Trump District judge Matthew McFarland issued a nationwide preliminary injunction that indefinitely blocks enforcement of an Air Force vaccine mandate whenever there is a religious objection. The injunction follows up on another McFarland order that applied to 18 servicemembers who filed the suit. McFarland issued his July 2022 order in Doster v Kendall.
What led to Trump judge McFarland’s nationwide injunction?
The Air Force, like other military services, has required COVID-19 vaccinations for servicemembers. As of mid-July, over 95% of Air Force personnel have received vaccinations. Around 1500 have applied for and received medical, administrative, or religious exemptions, mostly in the first two categories. The Air Force has so far discharged over 800 personnel for refusing the vaccination.
18 Air Force personnel filed suit before McFarland after the Air Force denied their requests for a religious exemption. In March, as reported in this blog, McFarland issued a preliminary injunction stopping any enforcement of the mandate against them. As the case continued, the plaintiffs sought to turn it into a class action with nationwide effects.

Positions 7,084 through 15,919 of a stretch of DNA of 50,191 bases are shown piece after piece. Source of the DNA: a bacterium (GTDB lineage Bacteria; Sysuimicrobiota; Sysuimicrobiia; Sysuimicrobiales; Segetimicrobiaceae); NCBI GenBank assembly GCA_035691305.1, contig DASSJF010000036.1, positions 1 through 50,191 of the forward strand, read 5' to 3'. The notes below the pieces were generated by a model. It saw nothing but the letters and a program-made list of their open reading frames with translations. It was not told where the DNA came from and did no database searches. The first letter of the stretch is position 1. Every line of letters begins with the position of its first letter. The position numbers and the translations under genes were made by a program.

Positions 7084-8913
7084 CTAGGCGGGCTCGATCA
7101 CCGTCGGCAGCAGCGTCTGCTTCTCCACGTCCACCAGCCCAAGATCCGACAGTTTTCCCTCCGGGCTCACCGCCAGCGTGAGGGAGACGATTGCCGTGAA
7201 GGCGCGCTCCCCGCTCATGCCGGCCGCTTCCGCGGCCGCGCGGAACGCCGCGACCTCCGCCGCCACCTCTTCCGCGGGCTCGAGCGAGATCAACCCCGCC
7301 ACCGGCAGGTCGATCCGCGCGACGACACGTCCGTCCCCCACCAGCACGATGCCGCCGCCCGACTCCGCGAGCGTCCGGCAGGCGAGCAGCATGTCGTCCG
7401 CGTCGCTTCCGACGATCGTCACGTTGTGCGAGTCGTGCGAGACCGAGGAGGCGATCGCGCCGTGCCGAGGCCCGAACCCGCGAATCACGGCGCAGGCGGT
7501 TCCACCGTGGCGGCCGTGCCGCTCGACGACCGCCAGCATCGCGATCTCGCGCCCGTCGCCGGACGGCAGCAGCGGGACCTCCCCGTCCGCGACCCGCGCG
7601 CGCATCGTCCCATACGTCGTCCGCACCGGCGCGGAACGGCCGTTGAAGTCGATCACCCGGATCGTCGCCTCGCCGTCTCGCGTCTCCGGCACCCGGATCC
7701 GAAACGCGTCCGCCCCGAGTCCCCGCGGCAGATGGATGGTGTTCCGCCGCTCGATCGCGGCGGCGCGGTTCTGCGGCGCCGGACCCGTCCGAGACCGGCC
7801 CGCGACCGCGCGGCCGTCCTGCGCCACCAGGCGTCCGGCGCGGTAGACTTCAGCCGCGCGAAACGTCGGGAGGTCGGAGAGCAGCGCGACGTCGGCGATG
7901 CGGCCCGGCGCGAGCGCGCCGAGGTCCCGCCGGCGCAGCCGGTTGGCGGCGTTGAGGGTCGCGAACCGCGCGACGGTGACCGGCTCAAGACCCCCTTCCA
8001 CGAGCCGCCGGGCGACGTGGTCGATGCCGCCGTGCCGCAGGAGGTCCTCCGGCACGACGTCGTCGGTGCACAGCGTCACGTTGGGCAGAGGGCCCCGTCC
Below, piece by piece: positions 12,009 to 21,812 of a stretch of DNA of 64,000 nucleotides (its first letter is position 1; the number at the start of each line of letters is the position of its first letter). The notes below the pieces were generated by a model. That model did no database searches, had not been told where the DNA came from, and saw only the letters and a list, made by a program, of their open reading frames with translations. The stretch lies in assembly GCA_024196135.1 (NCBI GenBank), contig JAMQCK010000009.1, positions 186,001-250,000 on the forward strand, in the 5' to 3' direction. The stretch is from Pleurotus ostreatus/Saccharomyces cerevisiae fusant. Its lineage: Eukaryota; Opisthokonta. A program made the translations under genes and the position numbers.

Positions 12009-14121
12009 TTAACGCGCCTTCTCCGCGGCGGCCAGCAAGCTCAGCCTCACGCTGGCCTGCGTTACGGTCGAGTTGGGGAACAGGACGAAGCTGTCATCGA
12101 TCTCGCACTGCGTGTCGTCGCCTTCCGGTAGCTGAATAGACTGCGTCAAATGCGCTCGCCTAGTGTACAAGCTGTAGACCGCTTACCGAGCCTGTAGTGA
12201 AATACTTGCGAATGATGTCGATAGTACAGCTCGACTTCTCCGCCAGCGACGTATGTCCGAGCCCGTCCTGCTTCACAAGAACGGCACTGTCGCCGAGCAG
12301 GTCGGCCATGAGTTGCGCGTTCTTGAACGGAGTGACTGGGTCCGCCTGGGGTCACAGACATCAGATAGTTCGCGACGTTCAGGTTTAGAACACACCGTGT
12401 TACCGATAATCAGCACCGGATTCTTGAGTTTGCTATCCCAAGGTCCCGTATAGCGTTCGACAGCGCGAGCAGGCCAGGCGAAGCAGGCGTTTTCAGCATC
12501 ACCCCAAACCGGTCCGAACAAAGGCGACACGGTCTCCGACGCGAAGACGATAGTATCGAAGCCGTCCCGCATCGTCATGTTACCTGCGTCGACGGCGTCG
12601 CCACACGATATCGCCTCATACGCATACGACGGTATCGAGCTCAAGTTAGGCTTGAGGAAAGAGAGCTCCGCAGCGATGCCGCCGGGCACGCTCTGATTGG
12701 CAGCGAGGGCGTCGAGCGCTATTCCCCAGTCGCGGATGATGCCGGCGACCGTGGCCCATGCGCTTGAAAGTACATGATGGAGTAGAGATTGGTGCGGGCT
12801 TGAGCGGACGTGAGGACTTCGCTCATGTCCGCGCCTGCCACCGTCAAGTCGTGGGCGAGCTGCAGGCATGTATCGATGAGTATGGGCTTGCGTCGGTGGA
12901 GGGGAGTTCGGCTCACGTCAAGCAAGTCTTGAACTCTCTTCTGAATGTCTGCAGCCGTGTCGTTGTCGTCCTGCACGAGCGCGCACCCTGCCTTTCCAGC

McFarland did as these plaintiffs wanted. He certified the case as a class action. He then issued a nationwide preliminary injunction stopping any enforcement of the mandate whenever a religious objection is raised. According to McFarland’s order, the Air Force failed to raise “any persuasive arguments” to the contrary, and he was “well within [his] bounds” in taking this action. The injunction applies to over 7000 servicemembers.
What’s wrong with McFarland’s injunction?
Plenty. As the Air Force has explained, allowing unvaccinated members to serve “would significantly increase” the risk that the Air Force will not be able to accomplish its mission. It will also cause “substantial and lasting harm” to order and discipline, as well as to anyone infected. And the Air Force does consider religious exemptions on a case-by-case basis.
As with McFarland’s previous order, he ignored an important Supreme Court ruling on the issue. In a 6-3 decision earlier in 2022, the Court stayed a lower court order that had similarly stopped the Navy SEALS from enforcing a vaccination requirement. As Justice Kavanaugh had noted, the lower court order contradicted the “bedrock constitutional principle” that the President and “not any federal judge” is commander in chief.
The government has appealed McFarland’s injunction. As reflected by the dissenting votes of Justices Gorsuch, Thomas and Alito in the SEALS case, however, the outcome remains uncertain. This case presents yet another example of Trump judges interfering with Biden Administration actions to protect our health and safety.